Subsequently, Sakyi and Afesorghor (2019) investigated the effects of individual trade facilitation measures and their combined effect on trade performance, employing data from 52 African countries. In this study a structural gravity model framework is used for the period from 2006 to 2015. The focus of the analysis was on evaluating the impact of improvement in border and transportation efficiency on the volume of a country’s exports and imports. Principal Component Analysis is used to create composite indices from several trade facilitation variables. They found that, while there has been some improvement over time, the trade costs associated with African countries have been consistently and significantly higher than those in any other region of the world. Their empirical analysis revealed that the real cost to export and import across borders is the key determinant of the performance of intra-Africa trade. Trade facilitation that reduced these border costs of trading was particularly important in determining countries’ ability to export.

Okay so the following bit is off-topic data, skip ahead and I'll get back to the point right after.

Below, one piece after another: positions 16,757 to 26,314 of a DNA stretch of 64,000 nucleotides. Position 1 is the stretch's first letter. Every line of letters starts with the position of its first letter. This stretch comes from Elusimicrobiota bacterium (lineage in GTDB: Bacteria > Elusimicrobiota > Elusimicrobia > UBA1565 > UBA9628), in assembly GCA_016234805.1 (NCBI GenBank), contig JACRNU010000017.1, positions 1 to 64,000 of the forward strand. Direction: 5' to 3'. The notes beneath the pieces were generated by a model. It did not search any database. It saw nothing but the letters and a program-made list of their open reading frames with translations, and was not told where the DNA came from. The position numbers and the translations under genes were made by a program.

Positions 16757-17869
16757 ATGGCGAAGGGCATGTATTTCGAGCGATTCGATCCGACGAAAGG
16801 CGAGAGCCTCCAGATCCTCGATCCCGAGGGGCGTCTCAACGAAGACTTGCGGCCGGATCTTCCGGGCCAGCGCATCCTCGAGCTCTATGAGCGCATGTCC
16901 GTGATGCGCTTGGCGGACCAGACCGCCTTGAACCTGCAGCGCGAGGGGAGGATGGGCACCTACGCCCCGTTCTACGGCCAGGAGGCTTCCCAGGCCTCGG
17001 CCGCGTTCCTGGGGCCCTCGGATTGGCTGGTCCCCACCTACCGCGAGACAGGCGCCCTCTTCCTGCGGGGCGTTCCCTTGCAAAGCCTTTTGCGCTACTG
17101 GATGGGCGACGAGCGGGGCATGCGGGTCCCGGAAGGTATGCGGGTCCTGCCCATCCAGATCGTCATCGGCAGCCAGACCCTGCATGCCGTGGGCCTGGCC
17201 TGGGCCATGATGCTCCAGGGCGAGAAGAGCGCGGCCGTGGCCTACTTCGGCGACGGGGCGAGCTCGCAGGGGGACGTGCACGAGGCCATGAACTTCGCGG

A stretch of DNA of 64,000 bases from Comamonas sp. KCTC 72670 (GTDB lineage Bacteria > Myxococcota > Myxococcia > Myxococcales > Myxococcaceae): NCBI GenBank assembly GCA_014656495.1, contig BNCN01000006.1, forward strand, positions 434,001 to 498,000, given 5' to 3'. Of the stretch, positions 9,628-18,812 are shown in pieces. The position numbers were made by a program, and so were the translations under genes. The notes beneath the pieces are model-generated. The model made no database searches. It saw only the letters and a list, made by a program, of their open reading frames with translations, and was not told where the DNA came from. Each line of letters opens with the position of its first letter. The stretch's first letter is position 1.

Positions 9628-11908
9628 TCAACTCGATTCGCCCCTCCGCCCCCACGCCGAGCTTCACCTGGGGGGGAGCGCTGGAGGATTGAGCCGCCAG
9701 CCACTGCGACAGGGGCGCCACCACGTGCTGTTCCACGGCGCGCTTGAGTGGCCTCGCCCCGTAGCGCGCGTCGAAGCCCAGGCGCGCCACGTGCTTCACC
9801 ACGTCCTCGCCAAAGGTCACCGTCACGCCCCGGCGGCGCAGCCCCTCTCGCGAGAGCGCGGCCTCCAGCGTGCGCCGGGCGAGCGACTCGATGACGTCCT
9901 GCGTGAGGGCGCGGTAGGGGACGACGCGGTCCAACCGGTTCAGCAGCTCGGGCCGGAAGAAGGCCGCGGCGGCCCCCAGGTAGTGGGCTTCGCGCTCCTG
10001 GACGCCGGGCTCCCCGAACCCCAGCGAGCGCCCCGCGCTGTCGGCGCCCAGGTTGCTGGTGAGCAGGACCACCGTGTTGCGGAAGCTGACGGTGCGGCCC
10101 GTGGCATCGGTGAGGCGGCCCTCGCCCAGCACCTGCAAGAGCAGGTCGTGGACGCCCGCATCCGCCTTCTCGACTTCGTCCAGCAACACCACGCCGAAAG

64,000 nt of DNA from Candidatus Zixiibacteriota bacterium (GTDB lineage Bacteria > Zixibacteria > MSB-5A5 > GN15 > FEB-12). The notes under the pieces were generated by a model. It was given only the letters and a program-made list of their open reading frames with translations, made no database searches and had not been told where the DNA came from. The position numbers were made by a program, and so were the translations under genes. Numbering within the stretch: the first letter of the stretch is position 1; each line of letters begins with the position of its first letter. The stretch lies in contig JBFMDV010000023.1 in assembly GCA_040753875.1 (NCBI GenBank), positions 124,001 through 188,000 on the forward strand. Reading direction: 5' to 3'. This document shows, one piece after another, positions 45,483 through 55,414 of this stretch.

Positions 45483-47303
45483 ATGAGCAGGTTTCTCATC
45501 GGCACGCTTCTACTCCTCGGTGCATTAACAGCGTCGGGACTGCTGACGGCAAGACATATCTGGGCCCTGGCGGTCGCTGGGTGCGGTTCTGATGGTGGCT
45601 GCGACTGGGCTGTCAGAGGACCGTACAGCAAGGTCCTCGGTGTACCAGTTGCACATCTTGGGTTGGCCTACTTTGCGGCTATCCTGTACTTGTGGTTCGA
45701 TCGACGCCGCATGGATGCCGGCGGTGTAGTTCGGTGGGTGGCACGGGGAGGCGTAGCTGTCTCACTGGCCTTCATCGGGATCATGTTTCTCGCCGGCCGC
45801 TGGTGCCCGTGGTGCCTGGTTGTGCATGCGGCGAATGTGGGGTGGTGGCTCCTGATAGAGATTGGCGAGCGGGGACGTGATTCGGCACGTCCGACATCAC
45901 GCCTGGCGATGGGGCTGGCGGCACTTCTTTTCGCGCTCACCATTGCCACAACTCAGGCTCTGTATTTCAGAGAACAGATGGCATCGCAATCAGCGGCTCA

In their study on bilateral trade in SSA, Valensisi et al. (2016) found that the costs of processing imports and exports in African countries were very high even for bilateral trade within Africa. For example, they found that 10 out of 16 countries in the Common Market of Eastern and Southern Africa (COMESA) region had higher bilateral trade costs within their common market than with the rest of the world. A similar pattern exists in the East African Community (EAC) countries and the Economic Community of West African States (ECOWAS). They concluded that high transaction costs are a significant hindrance to Africa’s integration globally and its own regional integration. Using CGE, a set of trade facilitation measures has been evaluated. It was estimated that establishing a Continental Free Trade Area (CFTA) could result in more than a 50% increase in intra-African trade.